Archbishop Goold and the Sisters of Mercy

James Alipius Goold, first Archbishop of Melbourne, went to Ireland to request the Sisters of Mercy to establish a community in Geelong in 1859. The invitation was accepted and five sisters and a novice, including Mother Xavier Maguire, arrived in Geelong on 3 December 1859.

To Mother Xavier and the sisters at Geelong, Archbishop Goold proved to be a true friend and benefactor, visiting the convent often, celebrating mass, assisting with elections of superiors and overseeing professions.

In a letter dated January 25, 1864, Mother Xavier writes to the Baggot St convent,

We had a nice quiet ceremony on the Feast of the Holy Name. Sr. Eliza now Sr. M. Juliana. The ceremony was in the evening, and the Bishop preached a little sermon. He is all we would wish, and does everything to make us happy – most kind to me, and leaves me free to act. Thanks be to God for all His goodness to me and for removing so entirely all my most bitter crosses.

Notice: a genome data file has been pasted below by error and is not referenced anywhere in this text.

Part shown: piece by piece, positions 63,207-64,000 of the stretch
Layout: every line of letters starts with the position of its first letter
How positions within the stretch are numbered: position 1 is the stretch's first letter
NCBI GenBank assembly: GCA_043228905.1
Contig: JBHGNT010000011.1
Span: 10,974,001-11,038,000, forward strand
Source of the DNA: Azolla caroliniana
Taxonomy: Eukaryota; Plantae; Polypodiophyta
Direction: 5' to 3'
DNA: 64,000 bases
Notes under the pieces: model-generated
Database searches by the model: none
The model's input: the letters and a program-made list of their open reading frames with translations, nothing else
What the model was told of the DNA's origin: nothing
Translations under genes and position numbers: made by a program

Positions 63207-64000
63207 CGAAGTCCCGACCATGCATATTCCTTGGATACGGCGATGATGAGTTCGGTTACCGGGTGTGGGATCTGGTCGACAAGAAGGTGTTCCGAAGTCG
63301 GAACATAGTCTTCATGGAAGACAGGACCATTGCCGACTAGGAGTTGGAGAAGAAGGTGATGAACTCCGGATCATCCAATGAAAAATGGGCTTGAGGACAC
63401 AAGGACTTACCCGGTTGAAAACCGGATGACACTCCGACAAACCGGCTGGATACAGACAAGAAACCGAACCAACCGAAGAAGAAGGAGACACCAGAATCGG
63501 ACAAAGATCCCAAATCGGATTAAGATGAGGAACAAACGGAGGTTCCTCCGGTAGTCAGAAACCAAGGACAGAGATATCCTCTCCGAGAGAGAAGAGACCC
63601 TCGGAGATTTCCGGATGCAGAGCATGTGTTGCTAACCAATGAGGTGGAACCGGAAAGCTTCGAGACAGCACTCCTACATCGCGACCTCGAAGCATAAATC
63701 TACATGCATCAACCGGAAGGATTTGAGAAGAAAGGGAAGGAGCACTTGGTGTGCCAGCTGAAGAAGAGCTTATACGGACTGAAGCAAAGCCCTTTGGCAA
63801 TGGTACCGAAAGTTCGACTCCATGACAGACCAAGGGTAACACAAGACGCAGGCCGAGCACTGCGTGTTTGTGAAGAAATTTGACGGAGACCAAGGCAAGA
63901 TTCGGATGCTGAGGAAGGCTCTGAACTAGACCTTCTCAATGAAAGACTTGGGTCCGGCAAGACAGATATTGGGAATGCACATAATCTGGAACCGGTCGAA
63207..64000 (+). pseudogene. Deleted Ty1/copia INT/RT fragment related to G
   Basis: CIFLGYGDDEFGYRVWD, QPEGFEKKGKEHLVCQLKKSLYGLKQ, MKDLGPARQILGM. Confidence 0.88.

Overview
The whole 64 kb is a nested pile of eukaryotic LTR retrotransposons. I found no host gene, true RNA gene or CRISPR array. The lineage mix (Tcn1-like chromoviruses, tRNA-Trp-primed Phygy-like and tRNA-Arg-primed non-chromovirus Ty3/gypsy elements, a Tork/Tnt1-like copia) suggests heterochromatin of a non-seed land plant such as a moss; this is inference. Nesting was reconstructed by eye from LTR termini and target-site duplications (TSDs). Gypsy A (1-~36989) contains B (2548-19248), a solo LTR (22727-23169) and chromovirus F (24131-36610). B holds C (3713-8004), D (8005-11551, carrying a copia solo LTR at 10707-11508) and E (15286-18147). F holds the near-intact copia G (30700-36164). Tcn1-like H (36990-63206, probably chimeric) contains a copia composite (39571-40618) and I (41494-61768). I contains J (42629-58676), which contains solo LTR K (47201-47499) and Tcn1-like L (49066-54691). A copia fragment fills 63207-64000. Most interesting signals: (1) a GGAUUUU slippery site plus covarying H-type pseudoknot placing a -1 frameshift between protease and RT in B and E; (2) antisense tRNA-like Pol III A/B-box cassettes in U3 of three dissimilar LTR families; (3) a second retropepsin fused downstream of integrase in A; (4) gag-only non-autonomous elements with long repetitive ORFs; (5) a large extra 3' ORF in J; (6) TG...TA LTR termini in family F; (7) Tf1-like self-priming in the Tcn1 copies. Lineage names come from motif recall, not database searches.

When Archbishop Goold died in 1886, he bequeathed to the Geelong convent his chalice, inscribed with his name and given to him by Pope Pius IX on a visit to the Vatican, and also his embossed silver tea and coffee service.

A legacy of £2338.15.3 from the estate of the late Archbishop was received in 1888 as well as another legacy of £60 and a £50 donation towards the convent cemetery. Also left to the sisters was an alabaster and marble crucifix made by the Italian sculptor Guiseppe Andrea in Pisa in 1856.

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